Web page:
Living Charismatic Leader: Twin Oaks has a complex internal decision making system. Specifically, we have 3 or more planners who serve 18 month terms but can not serve consecutive terms. Over the last 18 years i have been at Twin Oaks, the problem is not having people want to do consecutive plannerships, the problem is getting people to complete their terms – recently several planners have quit this generally thankless job. Holding onto leaders in an egalitarian community is hard, because they get extra headaches without the extra perks. Plus at Twin Oaks we have a distrust of people in leadership roles and they often get extra flack for this reason. We would appear to fail the charismatic leader cult test.
Give up your assets: This one is understandably complex, because the difference between income sharing and asset sharing is often confused. When you join Twin Oaks, we ask you not to touch your pre-existing assets, if you have any, for the duration of your membership. This does not mean we ask you to give them to the community. If you want you can lend them to the community, and when you leave you get them back. Without interest. The interest is income. Because the community pays for everything when you live there, food, clothing, medical, housing, entertainment, taxes, dentist, etc we ask that any income your assets earn (including Social Security and pension income – excluding 401K interest, which you can’t get at) be given to the community. This feels fair to us. We also don’t take your debts if you arrive with debts. Most cults require you give everything over. Some (like Scientology – which fails the living leader test) require you to pay for expensive classes and encourages significant donations to the community. Members are not encouraged to make donations to Twin Oaks of pre-existing assets nor do we charge our members for anything.
Isolation: Bring your friends and family to the commune, by all means. They can stay for free and the host determines what work, if any, is appropriate for them to do (if you are going to stay for a while we would like you to work quota). It is true there are people who live at Twin Oaks who rarely leave the farm. But we design our selection process so that it pushes you back into the arms of those who care about you, before you come to join. At the end of your visitor period at both Twin Oaks and Acorn you must leave, even if everyone thinks you are great and you should stay forever. After you have been home for 10 days you find out if we have accepted you and then (at TO at least) you have to wait another 3 weeks before you can come. My joke is if your friends and family can’t convince you not to join this hippie commune in 3 weeks, then you are free to come.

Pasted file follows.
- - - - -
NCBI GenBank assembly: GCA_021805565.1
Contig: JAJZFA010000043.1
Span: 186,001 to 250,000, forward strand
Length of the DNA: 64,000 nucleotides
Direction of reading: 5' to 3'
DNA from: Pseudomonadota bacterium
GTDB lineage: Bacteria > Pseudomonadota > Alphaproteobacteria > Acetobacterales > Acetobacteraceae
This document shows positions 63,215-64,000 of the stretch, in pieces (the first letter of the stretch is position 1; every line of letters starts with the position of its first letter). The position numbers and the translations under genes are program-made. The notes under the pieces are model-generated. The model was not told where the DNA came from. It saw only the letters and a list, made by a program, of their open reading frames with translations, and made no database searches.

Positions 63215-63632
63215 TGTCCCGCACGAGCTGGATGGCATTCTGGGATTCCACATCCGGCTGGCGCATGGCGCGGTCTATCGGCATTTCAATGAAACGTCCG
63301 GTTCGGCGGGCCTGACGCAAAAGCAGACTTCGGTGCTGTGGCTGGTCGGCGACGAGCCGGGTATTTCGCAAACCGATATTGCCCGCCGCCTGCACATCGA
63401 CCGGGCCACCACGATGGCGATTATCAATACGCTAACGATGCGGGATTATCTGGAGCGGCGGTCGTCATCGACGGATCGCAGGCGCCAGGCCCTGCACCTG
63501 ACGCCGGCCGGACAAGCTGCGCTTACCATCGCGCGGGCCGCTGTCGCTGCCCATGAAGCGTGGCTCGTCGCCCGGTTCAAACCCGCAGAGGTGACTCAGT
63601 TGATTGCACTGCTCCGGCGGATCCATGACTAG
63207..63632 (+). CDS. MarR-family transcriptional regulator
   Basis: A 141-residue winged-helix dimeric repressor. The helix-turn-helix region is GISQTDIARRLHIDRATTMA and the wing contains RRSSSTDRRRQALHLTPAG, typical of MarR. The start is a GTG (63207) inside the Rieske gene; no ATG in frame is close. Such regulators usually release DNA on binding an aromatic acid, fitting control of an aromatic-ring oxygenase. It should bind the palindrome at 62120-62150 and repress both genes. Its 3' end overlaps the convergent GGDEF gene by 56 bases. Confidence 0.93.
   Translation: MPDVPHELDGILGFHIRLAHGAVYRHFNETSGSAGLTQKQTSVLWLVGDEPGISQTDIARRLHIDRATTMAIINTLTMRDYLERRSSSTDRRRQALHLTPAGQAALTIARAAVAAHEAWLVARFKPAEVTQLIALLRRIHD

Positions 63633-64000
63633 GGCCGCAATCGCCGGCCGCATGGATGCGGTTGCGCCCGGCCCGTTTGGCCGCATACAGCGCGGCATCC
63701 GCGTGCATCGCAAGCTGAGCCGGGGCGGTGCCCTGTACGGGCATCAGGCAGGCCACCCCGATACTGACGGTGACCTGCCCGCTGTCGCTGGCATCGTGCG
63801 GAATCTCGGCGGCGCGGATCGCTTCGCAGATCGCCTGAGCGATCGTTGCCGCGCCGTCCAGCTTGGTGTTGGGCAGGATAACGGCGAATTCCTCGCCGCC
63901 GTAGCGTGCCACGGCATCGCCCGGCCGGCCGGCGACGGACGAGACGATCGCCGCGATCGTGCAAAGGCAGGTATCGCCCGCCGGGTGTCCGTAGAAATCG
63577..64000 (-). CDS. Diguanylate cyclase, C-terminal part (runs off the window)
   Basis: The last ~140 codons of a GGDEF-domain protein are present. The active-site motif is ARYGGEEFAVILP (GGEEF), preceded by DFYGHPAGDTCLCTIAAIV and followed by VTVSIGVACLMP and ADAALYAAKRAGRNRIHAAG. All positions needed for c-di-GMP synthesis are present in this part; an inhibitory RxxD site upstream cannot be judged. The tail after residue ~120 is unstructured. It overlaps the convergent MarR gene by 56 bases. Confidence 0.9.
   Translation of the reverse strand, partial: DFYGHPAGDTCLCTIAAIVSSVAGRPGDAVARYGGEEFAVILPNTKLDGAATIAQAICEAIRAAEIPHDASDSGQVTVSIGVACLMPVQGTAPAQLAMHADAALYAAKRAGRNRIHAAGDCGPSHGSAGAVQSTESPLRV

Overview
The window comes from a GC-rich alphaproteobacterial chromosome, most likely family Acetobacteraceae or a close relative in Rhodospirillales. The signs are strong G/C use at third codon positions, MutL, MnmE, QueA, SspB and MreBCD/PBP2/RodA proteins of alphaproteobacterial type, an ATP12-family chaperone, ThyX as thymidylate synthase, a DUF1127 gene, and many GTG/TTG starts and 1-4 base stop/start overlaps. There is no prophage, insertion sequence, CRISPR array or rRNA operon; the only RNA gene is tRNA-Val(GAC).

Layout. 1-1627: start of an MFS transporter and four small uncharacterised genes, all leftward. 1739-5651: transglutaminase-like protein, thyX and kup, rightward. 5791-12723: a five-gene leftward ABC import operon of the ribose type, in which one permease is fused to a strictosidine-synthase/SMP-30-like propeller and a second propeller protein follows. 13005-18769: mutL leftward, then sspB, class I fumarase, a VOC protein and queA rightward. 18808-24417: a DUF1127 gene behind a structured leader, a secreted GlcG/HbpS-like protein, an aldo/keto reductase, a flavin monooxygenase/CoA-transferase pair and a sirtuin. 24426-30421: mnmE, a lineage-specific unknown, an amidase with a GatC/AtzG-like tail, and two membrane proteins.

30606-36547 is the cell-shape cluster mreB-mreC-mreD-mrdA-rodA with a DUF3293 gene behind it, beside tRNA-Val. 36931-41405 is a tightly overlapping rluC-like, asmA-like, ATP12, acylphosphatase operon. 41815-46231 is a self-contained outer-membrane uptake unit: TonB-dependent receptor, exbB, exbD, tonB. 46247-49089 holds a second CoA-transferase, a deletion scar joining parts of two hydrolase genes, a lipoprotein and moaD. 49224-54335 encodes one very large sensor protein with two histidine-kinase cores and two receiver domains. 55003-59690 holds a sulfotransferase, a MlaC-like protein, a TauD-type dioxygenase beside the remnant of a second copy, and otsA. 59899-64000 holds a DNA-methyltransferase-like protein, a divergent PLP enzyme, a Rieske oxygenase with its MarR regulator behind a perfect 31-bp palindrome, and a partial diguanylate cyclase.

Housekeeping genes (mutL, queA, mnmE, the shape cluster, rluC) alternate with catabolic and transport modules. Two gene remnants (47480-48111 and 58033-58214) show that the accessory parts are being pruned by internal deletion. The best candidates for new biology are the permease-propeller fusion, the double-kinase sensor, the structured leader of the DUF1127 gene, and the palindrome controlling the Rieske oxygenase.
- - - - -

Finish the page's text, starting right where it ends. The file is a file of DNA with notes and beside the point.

No Exit: I dislike grumpy communards. I really dislike communards who are grumpy about the community that they are living in. I want these people (after making a good faith effort to fix their situation) to leave. Every one of them represents a misallocated space, because there is someone on the waiting list who wants to take that person’s place and really wants to live with us. Again we have had waiting list for years.
Exclusive: One of Twin Oaks and Acorns missions is to be a model. To be a model you have to be open to outside guests – friends, media, academics, curious travelers and more. Cults won’t let you inside, and while it is wrong to say our doors are always open to anyone, if you ask in advance and come to any of the Saturday Tours or 3 Week visitor periods you can see pretty clearly what we look like.
Secretive: Similarly, models can’t be secrets.
Authoritarian: This seemed to be where many readers of the Yahoo article got hung up. The assumption seemed to be that, if there were a self selecting group which was not following the roles of the mainstream, then there had to be an authoritarian oppressive structure.
Look, these communities are filled with anarchists. We are not going to work if the structure is authoritarian. We want to do better than majority voting. All the egalitarian communities require democratic decision making systems, at least voting, ideally consensus. This does not absolutely insure authoritarian structures will not emerge, but consensus is one of the best ways to maximize the power individuals have over oppression by a group.
Thus by any of the standard criteria for determine cult status, we fail. But you dont need to believe me, come visit and see for yourself. Call 540-894-5126 and arrange a Saturday tour.